Now the project stakeholder can model and present the imported project budget and budget request data in the format that he or she desires. For example, first a new measure will be added to add the data of the original budget and the budget adjustment value for which each are at a separate data table. Next, using MS Power BI visuals, a table will be created to display the original budget, adjustment and revised values for each cost center. A Treemap visual will be created to show the total revised budget value for each cost center and a bar chart visual will be created to show the details of budget adjustments to each cost center. The report will also include two filers, for project name and cost account number.
Since the report is an interactive report, selecting data from a visual will adjust the displayed in the other visuals. For example, if the cost accounts for Concrete and Contingency were selected from the Treemap, the data in the table, and bar chart visuals will be automatically changed to reflect this selection.
About the Author
Bassam Samman, PMP, PSP, EVP, GPM is a Senior Project Management Consultant with 40-year service record providing project management, project controls services and project management information system to over than 200 projects with a total value in excess of US $100 Billion. Those projects included Commercial, Residential, Education and Healthcare Buildings and Infrastructure, Entertainment, Hospitality and Shopping Malls, Oil and Gas Plants and Refineries, Telecommunication and Information Technology projects. He is thoroughly experienced in complete project management including project management control systems, computerized project control software, claims analysis/prevention, risk analysis/management (contingency planning), design, supervision, training and business development.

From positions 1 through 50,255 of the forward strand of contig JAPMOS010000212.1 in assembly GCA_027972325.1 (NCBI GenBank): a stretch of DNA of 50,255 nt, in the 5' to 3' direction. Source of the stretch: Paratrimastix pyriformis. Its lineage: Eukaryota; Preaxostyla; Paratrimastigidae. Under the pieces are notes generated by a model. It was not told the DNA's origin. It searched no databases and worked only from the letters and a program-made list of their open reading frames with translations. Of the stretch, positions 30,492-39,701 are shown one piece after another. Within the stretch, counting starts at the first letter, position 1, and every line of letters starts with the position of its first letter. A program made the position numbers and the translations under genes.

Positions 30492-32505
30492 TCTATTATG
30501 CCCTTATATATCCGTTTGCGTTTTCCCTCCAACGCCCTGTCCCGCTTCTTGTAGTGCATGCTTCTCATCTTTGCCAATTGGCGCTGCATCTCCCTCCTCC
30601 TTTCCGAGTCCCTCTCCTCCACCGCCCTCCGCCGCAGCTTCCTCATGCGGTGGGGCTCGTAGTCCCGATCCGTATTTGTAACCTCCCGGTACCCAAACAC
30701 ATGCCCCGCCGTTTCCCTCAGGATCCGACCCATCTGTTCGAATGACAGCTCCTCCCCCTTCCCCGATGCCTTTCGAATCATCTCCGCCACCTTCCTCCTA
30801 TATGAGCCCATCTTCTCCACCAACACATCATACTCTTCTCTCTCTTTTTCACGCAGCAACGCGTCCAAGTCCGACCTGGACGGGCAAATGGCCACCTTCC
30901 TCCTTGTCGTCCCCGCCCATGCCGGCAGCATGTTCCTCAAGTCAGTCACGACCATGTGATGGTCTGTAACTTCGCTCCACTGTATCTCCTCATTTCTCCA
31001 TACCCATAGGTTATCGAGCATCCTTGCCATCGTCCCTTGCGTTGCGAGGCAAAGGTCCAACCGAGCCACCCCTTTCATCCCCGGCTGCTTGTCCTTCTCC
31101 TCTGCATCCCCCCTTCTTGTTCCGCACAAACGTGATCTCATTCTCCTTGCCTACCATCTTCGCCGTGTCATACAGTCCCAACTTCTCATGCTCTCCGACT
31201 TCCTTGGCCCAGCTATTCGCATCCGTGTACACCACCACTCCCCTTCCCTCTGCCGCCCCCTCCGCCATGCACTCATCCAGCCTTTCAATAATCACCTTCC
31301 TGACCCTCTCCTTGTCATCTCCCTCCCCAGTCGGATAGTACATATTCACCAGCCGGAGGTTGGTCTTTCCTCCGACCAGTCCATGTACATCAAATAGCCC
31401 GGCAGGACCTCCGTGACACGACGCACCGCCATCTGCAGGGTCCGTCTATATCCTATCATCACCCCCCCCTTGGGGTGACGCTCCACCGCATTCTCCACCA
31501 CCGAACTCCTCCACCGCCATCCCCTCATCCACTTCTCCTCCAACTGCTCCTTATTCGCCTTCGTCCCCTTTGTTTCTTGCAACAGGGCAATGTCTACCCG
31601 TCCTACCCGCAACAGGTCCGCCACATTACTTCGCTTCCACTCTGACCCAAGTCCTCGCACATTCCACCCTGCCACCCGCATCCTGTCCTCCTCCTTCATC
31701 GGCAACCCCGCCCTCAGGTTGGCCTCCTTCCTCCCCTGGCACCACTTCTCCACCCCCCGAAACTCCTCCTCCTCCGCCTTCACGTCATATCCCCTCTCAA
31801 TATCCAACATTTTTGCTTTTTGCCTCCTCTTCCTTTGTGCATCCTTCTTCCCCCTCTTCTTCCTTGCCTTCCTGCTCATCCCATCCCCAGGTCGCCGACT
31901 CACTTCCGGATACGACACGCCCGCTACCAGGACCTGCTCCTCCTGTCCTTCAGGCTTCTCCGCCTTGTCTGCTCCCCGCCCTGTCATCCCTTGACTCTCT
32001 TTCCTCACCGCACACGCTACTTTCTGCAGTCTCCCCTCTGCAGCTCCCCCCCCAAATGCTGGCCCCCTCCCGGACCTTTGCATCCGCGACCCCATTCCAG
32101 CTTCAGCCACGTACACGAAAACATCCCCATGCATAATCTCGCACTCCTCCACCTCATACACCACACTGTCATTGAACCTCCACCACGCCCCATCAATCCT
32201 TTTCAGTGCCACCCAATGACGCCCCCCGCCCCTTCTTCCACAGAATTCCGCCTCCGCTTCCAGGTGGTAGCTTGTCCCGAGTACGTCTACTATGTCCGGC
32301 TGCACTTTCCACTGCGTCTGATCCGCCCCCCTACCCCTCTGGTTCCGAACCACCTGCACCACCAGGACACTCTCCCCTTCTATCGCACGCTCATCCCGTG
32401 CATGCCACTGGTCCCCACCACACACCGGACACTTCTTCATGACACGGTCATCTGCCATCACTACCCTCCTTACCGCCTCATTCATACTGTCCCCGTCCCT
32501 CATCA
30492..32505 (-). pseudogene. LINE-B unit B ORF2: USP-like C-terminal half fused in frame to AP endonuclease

Bassam is a frequent speaker in topics relating to Project Management, Strategic Project Management and Project Management Personal Skills. Over the past 40 years he has lectured at more than 350 events and courses at different locations in the Middle East, North Africa, Europe and South America. He has written more than 300 articles on project management and project management information systems that were featured in international and regional magazines and newspapers. He is a co-founder of the Project Management Institute- Arabian Gulf Chapter (PMI-AGC) and has served on its board of directors for more than 6 years. He is a certified Project Management Professional (PMP) from the Project Management Institute (PMI), a certified Planning and Scheduling Professional (PSP) and Earned Value Professional (EVP) from the American Association of Cost Engineers (AACE) and Green Project Management (GPM).
Bassam holds a Masters in Engineering Administration (Construction Management) with Faculty Commendation, George Washington University, Washington, D.C., USA, Bachelor in Civil Engineering – Kuwait University, Kuwait and has attended many executive management programs at Harvard Business School, Boston, USA and London Business School, London, UK.